In Wisconsin, we have many splended opportunities to commune with the beauty of nature. One of the most satisfying is going out with a gun and blowing part of it away.
There is nothing quite like going into a lovely, peacful woods where no man may have been before to behold nature's beautiful creatures, then kill them.
As sport, this is the ultimate contest. Sometimes man wins. Sometimes nature wins. If the animals win, they get to live.
So far this season, modern-day gladiators have shrugged off the danger to themselves and gone up against such ferocious wild animals as ducks and squirrels and bunnies. It has been man against duck in a battle to the death. s
Killing little things is a much greater challenge than many people might realize. After all, the smaller something is, the harder it is to hit .
But all of that was merely a warmup for the weekend before Thanksgiving. The opening of deer season is what killing is all about.
It is what children dream about from the time they are able to squeeze a trigger. Those games where playmates scream and grab their chests and crumple to the ground pretending to die are nice. But those pale in comparison to the experience of inflicting death on a really great living thing.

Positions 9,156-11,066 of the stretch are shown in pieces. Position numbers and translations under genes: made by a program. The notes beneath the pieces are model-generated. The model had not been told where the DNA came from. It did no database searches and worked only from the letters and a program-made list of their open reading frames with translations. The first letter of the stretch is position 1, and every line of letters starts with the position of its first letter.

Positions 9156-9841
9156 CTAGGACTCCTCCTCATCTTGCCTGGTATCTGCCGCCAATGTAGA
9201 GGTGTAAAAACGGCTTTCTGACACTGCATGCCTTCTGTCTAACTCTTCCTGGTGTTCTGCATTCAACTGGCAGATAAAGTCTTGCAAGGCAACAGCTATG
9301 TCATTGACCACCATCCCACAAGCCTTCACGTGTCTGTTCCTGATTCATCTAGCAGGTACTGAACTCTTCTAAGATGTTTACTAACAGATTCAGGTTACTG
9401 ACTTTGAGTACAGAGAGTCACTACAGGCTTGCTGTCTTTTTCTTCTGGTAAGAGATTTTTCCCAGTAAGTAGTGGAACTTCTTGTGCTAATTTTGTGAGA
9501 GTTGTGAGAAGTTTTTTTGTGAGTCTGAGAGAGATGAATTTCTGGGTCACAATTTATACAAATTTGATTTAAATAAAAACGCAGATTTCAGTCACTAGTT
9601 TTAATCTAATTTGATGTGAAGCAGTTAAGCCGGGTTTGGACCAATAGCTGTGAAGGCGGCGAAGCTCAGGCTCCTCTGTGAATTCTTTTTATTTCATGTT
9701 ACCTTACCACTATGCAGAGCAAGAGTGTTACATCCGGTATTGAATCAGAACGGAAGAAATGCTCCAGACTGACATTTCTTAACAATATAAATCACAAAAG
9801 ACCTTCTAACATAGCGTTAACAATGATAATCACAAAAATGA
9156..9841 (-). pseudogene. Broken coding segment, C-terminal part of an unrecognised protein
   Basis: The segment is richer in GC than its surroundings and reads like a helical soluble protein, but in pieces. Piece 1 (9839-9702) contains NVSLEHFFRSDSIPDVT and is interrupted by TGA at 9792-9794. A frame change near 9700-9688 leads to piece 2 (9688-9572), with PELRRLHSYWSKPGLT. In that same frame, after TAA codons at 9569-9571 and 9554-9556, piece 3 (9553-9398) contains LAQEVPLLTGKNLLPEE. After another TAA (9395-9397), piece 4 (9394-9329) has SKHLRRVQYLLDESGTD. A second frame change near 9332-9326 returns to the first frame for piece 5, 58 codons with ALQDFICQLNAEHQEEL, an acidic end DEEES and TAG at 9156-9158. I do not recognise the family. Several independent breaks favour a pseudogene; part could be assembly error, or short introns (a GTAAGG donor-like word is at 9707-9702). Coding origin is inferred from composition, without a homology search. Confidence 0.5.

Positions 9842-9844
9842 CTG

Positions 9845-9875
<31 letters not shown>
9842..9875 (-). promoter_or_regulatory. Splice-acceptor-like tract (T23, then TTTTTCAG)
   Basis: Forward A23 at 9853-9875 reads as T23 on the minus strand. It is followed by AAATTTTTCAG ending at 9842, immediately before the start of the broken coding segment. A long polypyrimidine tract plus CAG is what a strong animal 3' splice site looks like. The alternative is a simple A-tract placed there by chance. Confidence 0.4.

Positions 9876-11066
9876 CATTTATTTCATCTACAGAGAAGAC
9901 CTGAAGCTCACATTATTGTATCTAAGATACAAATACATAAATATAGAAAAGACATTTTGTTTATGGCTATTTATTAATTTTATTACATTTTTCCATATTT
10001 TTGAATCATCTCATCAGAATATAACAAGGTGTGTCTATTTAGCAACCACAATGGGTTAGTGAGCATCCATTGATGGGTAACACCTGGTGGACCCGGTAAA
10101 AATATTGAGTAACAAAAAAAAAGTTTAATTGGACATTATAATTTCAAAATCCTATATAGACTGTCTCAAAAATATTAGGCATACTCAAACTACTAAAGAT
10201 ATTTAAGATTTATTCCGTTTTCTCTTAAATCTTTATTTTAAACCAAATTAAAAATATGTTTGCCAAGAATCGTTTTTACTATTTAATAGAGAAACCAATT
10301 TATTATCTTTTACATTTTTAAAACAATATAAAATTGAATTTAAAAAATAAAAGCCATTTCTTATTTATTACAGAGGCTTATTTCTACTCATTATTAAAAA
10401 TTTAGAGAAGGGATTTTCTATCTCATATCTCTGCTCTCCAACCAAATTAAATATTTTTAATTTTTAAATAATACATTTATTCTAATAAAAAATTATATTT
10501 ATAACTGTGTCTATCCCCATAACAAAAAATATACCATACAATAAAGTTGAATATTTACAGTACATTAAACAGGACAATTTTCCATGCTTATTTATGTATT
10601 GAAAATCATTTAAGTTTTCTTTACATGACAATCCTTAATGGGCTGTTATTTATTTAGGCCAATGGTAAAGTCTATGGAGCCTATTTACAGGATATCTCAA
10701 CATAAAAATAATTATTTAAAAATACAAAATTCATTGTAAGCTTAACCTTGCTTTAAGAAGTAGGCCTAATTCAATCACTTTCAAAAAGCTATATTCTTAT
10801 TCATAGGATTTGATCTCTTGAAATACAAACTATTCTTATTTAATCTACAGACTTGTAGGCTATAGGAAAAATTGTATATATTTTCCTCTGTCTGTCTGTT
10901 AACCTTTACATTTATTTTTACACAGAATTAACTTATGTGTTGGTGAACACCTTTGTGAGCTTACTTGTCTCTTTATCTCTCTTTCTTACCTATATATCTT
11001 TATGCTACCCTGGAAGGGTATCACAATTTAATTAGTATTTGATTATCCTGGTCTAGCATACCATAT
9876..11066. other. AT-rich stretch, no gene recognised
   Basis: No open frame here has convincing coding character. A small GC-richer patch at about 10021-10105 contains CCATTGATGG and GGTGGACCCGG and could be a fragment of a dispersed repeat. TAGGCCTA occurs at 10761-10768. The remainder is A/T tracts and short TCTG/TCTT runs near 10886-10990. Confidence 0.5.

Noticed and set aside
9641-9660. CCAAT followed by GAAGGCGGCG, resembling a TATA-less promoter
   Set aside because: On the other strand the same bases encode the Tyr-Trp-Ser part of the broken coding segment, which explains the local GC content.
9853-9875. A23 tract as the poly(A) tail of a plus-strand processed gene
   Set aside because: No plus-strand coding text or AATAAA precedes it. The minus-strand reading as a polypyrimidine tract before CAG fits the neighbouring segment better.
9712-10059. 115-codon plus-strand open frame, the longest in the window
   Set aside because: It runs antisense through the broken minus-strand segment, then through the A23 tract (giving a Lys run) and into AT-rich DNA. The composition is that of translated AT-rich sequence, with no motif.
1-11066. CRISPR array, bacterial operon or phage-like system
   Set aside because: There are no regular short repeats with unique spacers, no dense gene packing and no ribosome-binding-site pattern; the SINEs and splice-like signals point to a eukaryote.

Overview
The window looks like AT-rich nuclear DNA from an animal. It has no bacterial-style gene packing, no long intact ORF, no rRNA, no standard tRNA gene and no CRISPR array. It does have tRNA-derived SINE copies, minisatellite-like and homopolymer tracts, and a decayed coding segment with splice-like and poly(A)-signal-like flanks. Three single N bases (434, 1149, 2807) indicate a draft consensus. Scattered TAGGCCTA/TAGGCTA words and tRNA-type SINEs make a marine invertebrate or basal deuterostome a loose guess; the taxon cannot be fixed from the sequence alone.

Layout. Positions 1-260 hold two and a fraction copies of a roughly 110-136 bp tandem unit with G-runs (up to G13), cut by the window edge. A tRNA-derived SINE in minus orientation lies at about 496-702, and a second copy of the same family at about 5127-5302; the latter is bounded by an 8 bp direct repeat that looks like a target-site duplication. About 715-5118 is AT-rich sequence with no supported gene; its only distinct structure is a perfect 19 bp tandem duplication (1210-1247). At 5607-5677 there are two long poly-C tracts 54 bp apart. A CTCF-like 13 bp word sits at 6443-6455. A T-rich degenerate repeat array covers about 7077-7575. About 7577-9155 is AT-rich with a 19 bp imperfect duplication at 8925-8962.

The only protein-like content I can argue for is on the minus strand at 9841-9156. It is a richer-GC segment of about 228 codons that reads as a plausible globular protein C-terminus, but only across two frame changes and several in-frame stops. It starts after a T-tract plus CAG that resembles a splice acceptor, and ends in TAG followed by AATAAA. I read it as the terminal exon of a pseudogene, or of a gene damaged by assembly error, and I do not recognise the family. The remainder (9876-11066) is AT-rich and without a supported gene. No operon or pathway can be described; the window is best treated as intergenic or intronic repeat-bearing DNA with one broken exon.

You should see a magnificent buck or a doe crumple. Sometimes, if it isn't what is jokingly called a clean hit, you get to hear them scream, too.
This conflict is not without peril for the poor hunter. It may be true that the hunter is a little more heavily armed than the deer, but that does not mean it is an even fight.
After all, these animals are smart.
Who knows what sort of mean things deer would do to people if a bunch of drunks were not sent out to harvest them regularly?
You can't trust anything that sneaks around in the brush. If they had any guts, they would come out and fight like men.
That does not mean these animals don't have a few things going for them.
No less an authority than The Milwaukee Journal's outdoor writer, Jay Reed, has confessed that every time he has offed one of these animals, he has done it out of love.
"They have a class, dignity, loyalty and courage to a greater degree than do most humans," Reed wrote in a moving tribute. "When I hunt them and kill them within the rules of the game, I belive they understand."
They deer must be very proud. Just before that jolt from the .30-30 hits them, they cannot help but feel a little warm glow at receiving such an outpouring of affection.